The problem with ozone is that, being such a reactive substance, it has several negative effects on humans. Symptoms such as shortness of breath and chest pain are experienced shortly upon exposure to high concentrations of ozone, and it can also trigger asthma attacks in persons suffering from the condition.
The tricky thing is when somenaufacturers use words like “ozone purifier” or “ozone air cleaner”. Believe it or not, a product named “ozone purifier” is not appropriate for home use. High concentrations of ozone can be used to help decontaminate an unoccupied space from certain chemical or biological contaminants or odors. However, this can only be done safely when there are no occupants in the affected space.
It’s easy to get confused. When talking about ionizers, ozone is an undesirable by-product of the ionization process, although when talking about ozone generators, ozone is the active molecule generated which breaks downs pollutants. Calling these products “purifiers” is highly confusing because ozone generators are used in commercial or industrial settings and should not be compared to home air purifiers.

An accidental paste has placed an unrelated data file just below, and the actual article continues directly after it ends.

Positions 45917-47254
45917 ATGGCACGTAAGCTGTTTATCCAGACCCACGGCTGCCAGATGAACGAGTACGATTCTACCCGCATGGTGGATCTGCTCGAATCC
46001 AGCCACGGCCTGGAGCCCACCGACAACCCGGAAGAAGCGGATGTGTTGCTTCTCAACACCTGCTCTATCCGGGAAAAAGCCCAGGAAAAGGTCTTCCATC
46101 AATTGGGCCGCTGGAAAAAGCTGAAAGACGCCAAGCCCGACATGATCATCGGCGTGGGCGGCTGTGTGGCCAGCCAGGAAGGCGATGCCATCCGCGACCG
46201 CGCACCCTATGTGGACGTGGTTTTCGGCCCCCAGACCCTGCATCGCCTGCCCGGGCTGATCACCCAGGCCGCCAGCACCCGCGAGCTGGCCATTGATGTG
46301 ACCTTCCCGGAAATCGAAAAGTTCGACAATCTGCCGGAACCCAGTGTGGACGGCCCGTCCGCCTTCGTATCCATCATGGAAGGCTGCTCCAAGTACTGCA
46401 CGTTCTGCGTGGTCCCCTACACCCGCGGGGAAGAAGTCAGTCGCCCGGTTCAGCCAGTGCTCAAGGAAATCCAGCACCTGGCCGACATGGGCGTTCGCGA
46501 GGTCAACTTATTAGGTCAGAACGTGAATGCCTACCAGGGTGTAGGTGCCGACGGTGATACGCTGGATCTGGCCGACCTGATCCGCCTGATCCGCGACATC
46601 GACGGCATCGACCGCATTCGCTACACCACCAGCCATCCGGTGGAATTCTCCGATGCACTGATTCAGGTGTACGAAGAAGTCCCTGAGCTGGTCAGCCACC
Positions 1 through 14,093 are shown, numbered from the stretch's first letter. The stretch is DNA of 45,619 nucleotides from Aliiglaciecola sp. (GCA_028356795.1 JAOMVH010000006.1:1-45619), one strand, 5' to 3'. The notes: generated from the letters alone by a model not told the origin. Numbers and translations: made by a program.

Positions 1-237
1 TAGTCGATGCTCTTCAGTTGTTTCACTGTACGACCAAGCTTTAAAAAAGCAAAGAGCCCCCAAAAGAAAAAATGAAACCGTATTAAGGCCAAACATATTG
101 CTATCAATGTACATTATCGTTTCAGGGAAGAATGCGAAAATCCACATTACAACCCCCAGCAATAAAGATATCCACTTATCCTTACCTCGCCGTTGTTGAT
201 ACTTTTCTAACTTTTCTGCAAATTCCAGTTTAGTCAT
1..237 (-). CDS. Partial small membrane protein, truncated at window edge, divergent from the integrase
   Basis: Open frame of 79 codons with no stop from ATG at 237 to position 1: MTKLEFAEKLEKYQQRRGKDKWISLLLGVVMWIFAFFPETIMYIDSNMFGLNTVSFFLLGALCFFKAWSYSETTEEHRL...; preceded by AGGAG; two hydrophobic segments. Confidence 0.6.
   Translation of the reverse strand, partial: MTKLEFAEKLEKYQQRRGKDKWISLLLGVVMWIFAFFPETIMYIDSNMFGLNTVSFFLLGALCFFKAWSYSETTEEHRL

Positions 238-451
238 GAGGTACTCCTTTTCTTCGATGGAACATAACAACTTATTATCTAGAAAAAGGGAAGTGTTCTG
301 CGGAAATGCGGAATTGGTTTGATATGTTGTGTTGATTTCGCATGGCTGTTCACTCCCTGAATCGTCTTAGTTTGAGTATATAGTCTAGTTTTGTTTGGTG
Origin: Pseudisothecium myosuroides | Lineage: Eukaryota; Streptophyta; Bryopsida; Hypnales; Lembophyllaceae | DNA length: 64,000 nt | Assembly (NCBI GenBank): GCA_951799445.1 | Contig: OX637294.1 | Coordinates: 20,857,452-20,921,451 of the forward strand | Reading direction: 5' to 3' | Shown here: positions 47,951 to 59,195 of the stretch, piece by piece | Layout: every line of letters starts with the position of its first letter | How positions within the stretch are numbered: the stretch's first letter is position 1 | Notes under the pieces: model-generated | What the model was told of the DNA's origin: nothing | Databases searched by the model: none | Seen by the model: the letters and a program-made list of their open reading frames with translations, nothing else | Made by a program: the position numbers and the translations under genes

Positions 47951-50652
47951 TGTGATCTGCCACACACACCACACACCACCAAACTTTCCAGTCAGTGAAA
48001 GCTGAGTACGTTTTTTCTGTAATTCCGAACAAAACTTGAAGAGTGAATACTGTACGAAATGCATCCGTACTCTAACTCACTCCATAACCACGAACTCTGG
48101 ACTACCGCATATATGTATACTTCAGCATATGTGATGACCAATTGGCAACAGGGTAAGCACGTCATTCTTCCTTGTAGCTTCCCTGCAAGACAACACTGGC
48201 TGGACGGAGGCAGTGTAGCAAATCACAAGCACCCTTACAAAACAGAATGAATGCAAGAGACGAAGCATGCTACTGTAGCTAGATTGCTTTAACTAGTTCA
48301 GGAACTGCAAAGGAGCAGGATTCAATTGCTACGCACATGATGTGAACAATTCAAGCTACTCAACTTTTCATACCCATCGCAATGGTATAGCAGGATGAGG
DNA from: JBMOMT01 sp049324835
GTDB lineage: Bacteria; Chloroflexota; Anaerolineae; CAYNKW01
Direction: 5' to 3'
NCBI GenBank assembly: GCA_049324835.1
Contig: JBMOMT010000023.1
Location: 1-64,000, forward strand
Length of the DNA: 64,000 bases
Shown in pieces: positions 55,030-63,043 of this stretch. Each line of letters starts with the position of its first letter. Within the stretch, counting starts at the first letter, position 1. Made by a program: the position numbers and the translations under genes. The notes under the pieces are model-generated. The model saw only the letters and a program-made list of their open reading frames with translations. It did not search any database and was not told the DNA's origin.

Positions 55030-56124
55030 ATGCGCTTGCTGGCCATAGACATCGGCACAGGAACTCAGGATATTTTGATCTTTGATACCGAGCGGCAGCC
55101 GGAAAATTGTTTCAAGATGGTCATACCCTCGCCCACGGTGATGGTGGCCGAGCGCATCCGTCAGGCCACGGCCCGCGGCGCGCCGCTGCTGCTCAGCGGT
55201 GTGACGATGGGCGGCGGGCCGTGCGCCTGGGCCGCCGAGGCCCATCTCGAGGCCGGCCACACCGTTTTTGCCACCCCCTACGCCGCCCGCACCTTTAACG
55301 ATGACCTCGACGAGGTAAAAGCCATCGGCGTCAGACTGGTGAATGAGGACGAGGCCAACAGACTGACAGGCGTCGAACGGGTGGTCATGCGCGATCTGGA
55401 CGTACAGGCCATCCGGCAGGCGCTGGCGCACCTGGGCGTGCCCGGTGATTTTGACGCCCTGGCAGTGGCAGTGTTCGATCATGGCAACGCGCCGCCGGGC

>> To learn more: Ozone Generators that are Sold as Air Cleaners (EPA)
Whatever purifier you choose in the end, it should never release ozone in your home.
You read correctly: some plants are excellent VOC filters. Both plants and the harmless bacteria that live in the soil around their roots are capable of metabolizing VOCs. Plants also bring the benefit of enriching the air with oxygen, as a product of photosynthesis.